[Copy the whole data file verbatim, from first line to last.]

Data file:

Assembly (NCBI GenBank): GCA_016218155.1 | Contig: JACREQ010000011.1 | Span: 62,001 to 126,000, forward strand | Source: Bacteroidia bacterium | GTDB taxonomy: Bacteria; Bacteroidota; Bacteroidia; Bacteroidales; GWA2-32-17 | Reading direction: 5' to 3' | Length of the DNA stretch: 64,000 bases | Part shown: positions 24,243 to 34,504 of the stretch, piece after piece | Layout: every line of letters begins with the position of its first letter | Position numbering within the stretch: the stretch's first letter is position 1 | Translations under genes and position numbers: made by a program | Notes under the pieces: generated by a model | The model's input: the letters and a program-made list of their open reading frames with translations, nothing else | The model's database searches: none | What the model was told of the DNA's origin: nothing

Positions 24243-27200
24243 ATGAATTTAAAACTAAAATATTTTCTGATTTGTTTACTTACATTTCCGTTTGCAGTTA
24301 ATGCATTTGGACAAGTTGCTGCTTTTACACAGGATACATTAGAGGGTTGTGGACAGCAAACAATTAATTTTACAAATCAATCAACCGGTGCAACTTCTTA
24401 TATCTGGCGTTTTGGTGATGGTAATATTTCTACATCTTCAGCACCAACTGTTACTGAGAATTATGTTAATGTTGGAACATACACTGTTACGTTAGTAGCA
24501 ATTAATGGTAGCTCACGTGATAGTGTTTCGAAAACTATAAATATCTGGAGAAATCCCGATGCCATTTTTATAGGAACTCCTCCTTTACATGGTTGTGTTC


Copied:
Assembly (NCBI GenBank): GCA_016218155.1 | Contig: JACREQ010000011.1 | Span: 62,001 to 126,000, forward strand | Source: Bacteroidia bacterium | GTDB taxonomy: Bacteria; Bacteroidota; Bacteroidia; Bacteroidales; GWA2-32-17 | Reading direction: 5' to 3' | Length of the DNA stretch: 64,000 bases | Part shown: positions 24,243 to 34,504 of the stretch, piece after piece | Layout: every line of letters begins with the position of its first letter | Position numbering within the stretch: the stretch's first letter is position 1 | Translations under genes and position numbers: made by a program | Notes under the pieces: generated by a model | The model's input: the letters and a program-made list of their open reading frames with translations, nothing else | The model's database searches: none | What the model was told of the DNA's origin: nothing

Positions 24243-27200
24243 ATGAATTTAAAACTAAAATATTTTCTGATTTGTTTACTTACATTTCCGTTTGCAGTTA
24301 ATGCATTTGGACAAGTTGCTGCTTTTACACAGGATACATTAGAGGGTTGTGGACAGCAAACAATTAATTTTACAAATCAATCAACCGGTGCAACTTCTTA
24401 TATCTGGCGTTTTGGTGATGGTAATATTTCTACATCTTCAGCACCAACTGTTACTGAGAATTATGTTAATGTTGGAACATACACTGTTACGTTAGTAGCA
24501 ATTAATGGTAGCTCACGTGATAGTGTTTCGAAAACTATAAATATCTGGAGAAATCCCGATGCCATTTTTATAGGAACTCCTCCTTTACATGGTTGTGTTC